At work I stumbled on a function for doing a log in base 2. After studying the function, I decided to try a similar approach to the exponential function.

We start with Taylor series. I'm not sure how James Gregory discovered infinite series or how Brook Taylor figured out a general method for constructing them back in the early 1700s, but they sure do come in handy in the age of computers. This topic is infamous amongst calculus 2 students, but although they were a lot of work, I rather enjoyed them. Let's first look at the Taylor series transform function:

The notation denotes the n^{th} derivative of the function. The variable *a* is some starting point. Our function is . To preform the Taylor series, we need a list of the function's derivatives. For our function, that's easy: . Fill in the blanks, our our series becomes .

To see why this is useful, let's step back to the Maclaurin series for *e*^{x}: . This series will work for any value of *x. *There's just one problem, which should be easy to see from looking at the function: *n!*. This value grows very rapidly, and it doesn't take long before we run out of floating point precision. This is why the Taylor series is better. We can speed the process of convergence by starting from some known point closer to *x*.

In order to implement this in software, we now need a known point. If a general *e*^{x} is desired, then we are going to need several known points. I used some known limitation for the implementation. 64-bit double precision floating point has a range from 2^{-1024} to 2^{1023}. Any value outside of this range is too much to work with. Just blindly judging from a spreadsheet, I could see that useful range from was -50 < x < 708. To keep it simple, I just decided to have a whole number increments in the table. So 758 known entries must be known.

To generate these, I used a program I've been using more and more. It's called PARI/GP and is a computer algebra system. One of the fetchers is arbitrary precision arithmetic (i.e. the ability to calculate big numbers). I used the program to generate my table of known values with 50 digits of accuracy.

And here is the implementation:

#include "exp_tables.h"

double Exponet

(

double exponet

)

{

double result;

double sum;

double last;

double accumulator;

double exponetOf_a;

double fact;

signed integerExponet;

unsigned loopCount;

// Of the exponent is too high...

if ( exponet > centerPointsEnd )

{

// Produce +inf

result = 0.0;

result = 1.0 / result;

}

else

// If the exponent is too low...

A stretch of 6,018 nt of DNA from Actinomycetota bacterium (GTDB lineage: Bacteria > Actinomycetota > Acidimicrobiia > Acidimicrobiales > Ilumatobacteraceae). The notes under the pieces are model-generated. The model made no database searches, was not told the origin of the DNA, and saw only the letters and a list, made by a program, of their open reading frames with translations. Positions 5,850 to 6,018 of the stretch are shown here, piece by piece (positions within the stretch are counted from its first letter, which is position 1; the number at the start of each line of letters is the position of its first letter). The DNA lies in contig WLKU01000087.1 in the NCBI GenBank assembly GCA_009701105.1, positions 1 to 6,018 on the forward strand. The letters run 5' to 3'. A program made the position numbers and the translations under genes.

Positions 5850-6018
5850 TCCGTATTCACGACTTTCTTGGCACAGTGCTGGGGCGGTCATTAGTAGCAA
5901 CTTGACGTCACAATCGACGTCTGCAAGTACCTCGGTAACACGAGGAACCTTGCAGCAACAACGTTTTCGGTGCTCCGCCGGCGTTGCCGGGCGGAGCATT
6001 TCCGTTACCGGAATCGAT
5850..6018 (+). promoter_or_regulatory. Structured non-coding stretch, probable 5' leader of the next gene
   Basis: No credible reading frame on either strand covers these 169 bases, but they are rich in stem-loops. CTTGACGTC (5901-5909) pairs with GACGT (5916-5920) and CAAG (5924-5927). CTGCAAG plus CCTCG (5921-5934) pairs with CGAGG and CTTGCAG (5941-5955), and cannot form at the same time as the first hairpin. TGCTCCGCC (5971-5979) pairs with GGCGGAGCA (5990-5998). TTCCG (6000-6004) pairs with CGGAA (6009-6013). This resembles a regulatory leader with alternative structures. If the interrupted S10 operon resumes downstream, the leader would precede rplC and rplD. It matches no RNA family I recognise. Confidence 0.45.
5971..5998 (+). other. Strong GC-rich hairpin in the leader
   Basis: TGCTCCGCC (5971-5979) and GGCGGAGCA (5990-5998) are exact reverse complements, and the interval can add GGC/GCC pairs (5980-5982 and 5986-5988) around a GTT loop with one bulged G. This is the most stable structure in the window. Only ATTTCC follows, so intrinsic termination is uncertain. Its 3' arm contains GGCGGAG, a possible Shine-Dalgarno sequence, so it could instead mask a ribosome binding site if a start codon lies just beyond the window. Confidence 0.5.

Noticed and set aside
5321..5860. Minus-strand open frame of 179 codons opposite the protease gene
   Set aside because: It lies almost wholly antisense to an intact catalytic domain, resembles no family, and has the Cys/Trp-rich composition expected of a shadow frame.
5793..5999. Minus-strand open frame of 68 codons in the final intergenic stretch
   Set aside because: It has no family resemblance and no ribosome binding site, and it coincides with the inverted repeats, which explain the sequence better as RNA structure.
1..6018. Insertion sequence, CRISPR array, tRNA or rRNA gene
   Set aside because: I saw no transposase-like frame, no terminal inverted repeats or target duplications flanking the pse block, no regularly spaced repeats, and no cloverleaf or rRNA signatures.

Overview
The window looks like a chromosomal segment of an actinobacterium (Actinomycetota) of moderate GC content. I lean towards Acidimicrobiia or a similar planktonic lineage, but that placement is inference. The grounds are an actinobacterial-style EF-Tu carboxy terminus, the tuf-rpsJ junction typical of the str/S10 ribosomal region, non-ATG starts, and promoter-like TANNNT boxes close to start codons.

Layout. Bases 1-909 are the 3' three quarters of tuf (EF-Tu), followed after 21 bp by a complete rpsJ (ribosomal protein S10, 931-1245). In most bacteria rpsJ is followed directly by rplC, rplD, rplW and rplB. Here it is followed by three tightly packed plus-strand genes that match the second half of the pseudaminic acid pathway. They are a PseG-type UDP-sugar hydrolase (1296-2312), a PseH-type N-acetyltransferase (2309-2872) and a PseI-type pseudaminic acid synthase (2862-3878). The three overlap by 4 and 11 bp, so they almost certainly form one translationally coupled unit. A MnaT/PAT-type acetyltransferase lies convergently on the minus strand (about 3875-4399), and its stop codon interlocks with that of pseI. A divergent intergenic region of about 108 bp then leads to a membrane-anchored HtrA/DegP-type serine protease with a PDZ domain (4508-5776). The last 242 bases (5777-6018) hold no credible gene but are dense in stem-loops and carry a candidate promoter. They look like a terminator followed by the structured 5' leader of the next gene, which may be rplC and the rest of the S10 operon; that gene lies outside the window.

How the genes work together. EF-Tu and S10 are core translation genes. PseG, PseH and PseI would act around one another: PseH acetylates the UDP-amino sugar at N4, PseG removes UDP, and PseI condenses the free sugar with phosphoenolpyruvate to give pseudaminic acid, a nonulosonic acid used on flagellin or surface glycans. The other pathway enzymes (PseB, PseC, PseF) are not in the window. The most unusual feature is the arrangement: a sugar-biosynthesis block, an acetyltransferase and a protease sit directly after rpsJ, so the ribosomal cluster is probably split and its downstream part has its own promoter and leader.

if ( exponet < centerPointsStart )

{

// Produce -inf

result = 0.0;

result = -1.0 / result;

}

else

{

// Get the integer portion of the exponent.

integerExponet = (int)exponet;

// Lookup the integer portion of the exponent in the lookup table.

exponetOf_a = ln_centerPoint[ integerExponet - centerPointsStart ];

sum = 0.0;

accumulator = 1.0;

fact = 1.0;

loopCount = 1;

// Summation loop

do

{

// Save current sum so we can check for changes.

last = sum;

fact *= loopCount;

accumulator *= ( integerExponet - exponet );

if ( loopCount & 1 )

sum -= ( accumulator / fact );

else

sum += ( accumulator / fact );

// Next iteration.

++loopCount;

}

while ( last != sum );

// ^^^ Loop until no more change is detected (i.e. no more

// precision left).

// Calculate finial result.

result = exponetOf_a + exponetOf_a * sum;

}

return result;

}

// (C) Copyright 2010 by Andrew Que.

// Released as public domain.

Download the tables here.

If you follow the code, you will notice a couple of things. We can take advantage of the fact a summation is a loop. This speeds up two items, *(a - x)*^{n} and *n!*. This is because and . Thus, we can accumulate the results similar just like with the summation—except instead of adding, we multiply. The upper limit on the loop is not infinity. The reality is, we only want as much precision as we can store. So once the loop has produced enough precision that the numbers no longer change, it stops. Also, the summation loop starts at 1, not zero. This is because of the factorial. 0! = 1, and 1! = 1. Rather then deal with this in the loop, I started with the second term and moved the results of the first term out of the loop. Evaluated, the first term of the loop comes out to be *e*^{a}. The (-1)^{n} means this is an alternating series—or that the sign is inverted on even/odd intervals. We can do that better with an *if* statement.. The loop is really . Note that *k* is some finite number based on the precision—usually less then 20.

My initial testing shows this function is accurate to about 12 digits.